Brain Pickings

Posts Tagged ‘animation’

17 JULY, 2012

Bill Plympton’s Quirky Animated Guides to Kissing and Making Love

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“Here’s to every him and miss who loves a pure and sunny kiss.”

In 1896, Thomas Edison scandalized society with the very first kiss in cinema. Nearly a century later, in 1989, animation legend Bill Plympton created a charming short film for Rolling Stone, titled How to Kiss, examining with equal parts pragmatism and delightfully violent irreverence the art of the smooch, and laying out the technical components of the different kinds of kisses in his signature colored-pencil technique.

The face is the jewel in the crown of desire.

In 1995, Plympton upped the ante with the equally quirky and much more NSFW How to Make Love to a Woman, an animated guide to “the slippery and challenging path to true [heterosexual] romance”:

For more on and of these classic Plymptoons, see The Complete Early Works of Bill Plympton (1987) and The Classic Works of Bill Plympton (1985).

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11 JULY, 2012

The Family That Dwelt Apart: Lovely Vintage Animated Film Based on an E. B. White Short Story

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Misadventures in happy isolation.

E. B. White was a timeless champion of literary style, crusader for the writer’s social responsibility, vocal pundit on matters of the free press, unsuspected New Yorker cover artist, and one of my two favorite authors of all time.

This wonderful 1973 animated short film is based on White’s New Yorker story The Family That Dwelt Apart, directed by Yvon Mallette, produced by the National Film Board of Canada, and narrated by White himself.

The film was nominated for an Academy Award for Best Animated Short Film at the 47th Academy Awards, but lost to the claymation short Closed Mondays. It appears in the 1974 compilation More Animation Greats.

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21 JUNE, 2012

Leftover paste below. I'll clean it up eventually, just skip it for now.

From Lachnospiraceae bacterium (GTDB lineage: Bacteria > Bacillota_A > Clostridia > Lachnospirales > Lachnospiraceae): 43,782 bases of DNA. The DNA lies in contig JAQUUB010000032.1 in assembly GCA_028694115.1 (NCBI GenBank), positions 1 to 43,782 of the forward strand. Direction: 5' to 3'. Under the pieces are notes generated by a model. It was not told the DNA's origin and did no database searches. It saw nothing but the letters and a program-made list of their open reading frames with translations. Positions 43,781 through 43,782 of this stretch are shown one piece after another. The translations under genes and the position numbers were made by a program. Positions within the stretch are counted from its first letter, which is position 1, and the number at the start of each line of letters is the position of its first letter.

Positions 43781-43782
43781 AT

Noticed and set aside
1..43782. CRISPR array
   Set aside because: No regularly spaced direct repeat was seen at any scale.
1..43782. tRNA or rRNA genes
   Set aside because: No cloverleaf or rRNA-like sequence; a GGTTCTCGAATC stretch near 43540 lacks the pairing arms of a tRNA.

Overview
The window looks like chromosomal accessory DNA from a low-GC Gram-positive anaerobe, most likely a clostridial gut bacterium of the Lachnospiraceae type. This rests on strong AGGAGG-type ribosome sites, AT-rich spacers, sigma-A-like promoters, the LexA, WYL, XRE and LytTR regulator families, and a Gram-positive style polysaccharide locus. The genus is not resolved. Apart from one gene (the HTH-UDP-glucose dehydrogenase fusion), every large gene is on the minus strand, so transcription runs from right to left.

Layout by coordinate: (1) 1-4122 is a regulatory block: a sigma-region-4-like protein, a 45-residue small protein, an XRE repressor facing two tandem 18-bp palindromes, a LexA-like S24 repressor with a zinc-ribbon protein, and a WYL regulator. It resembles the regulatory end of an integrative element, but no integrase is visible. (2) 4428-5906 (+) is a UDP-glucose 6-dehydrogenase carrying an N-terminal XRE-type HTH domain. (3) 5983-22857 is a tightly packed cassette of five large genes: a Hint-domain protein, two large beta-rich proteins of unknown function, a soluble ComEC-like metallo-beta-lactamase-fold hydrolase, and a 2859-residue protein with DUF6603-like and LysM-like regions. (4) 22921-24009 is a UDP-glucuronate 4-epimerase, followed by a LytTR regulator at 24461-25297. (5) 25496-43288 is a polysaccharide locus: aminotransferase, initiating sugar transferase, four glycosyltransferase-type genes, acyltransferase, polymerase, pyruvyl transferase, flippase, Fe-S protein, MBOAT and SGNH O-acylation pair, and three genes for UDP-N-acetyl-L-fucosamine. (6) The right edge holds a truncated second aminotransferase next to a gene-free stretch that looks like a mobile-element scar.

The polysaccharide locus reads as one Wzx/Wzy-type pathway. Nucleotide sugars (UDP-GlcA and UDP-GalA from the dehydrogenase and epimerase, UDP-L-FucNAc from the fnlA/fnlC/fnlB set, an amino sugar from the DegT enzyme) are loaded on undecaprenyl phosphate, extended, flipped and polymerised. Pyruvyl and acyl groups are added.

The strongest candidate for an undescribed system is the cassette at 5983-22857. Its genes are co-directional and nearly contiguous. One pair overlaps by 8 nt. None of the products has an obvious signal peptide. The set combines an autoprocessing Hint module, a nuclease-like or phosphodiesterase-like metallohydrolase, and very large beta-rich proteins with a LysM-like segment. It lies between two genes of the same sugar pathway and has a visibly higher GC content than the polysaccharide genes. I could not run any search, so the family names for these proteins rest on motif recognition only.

Against Positive Thinking: Uncertainty as the Secret of Happiness

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Exploring the “negative path” to well-being.

Having studied under Positive Psychology pioneer Dr. Martin Seligman, and having read a great deal on the art-science of happiness and the role of optimism in well-being, I was at first incredulous of a book with the no doubt intentionally semi-scandalous title of The Antidote: Happiness for People Who Can’t Stand Positive Thinking (public library). But, as it often turns out, author Oliver Burkeman argues for a much more sensible proposition — namely, that we’ve created a culture crippled by the fear of failure, and that the most important thing we can do to enhance our psychoemotional wellbeing is to embrace uncertainty.

Besides, the book has a lovely animated trailer — always a win.

Burkeman writes in The Guardian:

[Research] points to an alternative approach [to happiness]: a ‘negative path’ to happiness that entails taking a radically different stance towards those things most of us spend our lives trying hard to avoid. This involves learning to enjoy uncertainty, embracing insecurity and becoming familiar with failure. In order to be truly happy, it turns out, we might actually need to be willing to experience more negative emotions – or, at the very least, to stop running quite so hard from them.

The American edition (once again with an uglified, dumbed down, and contrived cover design) won’t be out until November, but you can snag a British edition here, or hunt it down at your favorite public library.

Thanks, Natascha

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